Impact of HIV-1 infection on the hematological recovery after clinical malaria
Van geertruyden, Jean-Pierre
Faculty of Medicine and Health Sciences
JAIDS. - Philadelphia, Pa
, p. 200-205
University of Antwerp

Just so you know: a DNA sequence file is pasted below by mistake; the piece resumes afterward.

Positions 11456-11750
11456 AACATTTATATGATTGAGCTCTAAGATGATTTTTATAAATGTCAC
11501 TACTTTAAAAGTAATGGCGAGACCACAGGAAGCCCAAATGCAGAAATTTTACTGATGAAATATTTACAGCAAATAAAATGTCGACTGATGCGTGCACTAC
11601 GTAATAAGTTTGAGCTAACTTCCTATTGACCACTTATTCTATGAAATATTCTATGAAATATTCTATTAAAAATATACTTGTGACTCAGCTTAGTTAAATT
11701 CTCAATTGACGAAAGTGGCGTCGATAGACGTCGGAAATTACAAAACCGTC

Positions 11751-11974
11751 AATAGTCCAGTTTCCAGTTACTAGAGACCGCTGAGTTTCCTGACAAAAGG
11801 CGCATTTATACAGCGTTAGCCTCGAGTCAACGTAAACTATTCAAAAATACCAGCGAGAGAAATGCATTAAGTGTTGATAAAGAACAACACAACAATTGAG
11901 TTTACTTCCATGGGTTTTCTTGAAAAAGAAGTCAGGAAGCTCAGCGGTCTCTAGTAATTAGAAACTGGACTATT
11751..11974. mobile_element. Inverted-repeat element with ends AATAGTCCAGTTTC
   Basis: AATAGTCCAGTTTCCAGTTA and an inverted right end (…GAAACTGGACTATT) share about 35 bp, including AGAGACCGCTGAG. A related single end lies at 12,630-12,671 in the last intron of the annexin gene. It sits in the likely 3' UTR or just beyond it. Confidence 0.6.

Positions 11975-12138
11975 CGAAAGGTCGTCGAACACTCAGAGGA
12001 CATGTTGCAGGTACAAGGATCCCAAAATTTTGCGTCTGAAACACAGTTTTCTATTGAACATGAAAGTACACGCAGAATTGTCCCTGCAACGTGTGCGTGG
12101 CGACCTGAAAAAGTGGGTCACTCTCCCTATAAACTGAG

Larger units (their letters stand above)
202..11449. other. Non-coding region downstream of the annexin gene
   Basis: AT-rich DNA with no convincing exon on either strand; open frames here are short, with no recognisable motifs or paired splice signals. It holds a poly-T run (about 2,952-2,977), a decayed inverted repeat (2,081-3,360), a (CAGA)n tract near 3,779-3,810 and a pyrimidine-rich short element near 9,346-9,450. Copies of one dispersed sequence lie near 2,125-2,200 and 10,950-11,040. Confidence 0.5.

Background: Anemia is the most frequent cytopenia in HIV-infected individuals and is often associated with malaria. Objective: To assess the impact of HIV-1 on the hematological recovery after a clinical malaria episode. Methods: In Ndola, Zambia, a region with high malaria and HIV prevalence, hemoglobin (Hb) was measured in 634 malaria patients 14 and 45 days after antimalarial treatment. Risk factors for hematological recovery were analyzed in a multivariate linear regression model. Results: At enrollment, HIV-1-infected malaria patients had lower Hb compared with HIV-1 uninfected (122.7 vs 136.0 g/L; P < 0.001). In both groups, mean Hb was significantly lower at day 14 posttreatment than day 0 (P < 0.0001) and significantly higher at day 45 than at day 14 (HIV-1 negative: P = 0.0001; HIV-1 infected: P = 0.005). HIV-1 was a risk factor for a larger Hb decrease until day 14 (P < 0.001) and slower recovery until day 45 (P = 0.048). When considering the whole 45-day follow-up period, mean Hb increased in the HIV-1-negative group (+3.54 g/L; 95% confidence interval: 1.37 to 5.70; P = 0.001) but not in the HIV-1-infected group (-0.72 g/L; 95% confidence interval: -3.85 to +2.40; P = 0.64). HIV-1 infection as such (P < 0.0001), not CD4 cell count (P = 0.46), was an independent risk factor for a slower hematological recovery. Conclusions: HIV-1-infected malaria patients had a slower hematological recovery after successful parasite clearance. Malaria preventive measures should be targeted to this high-risk group.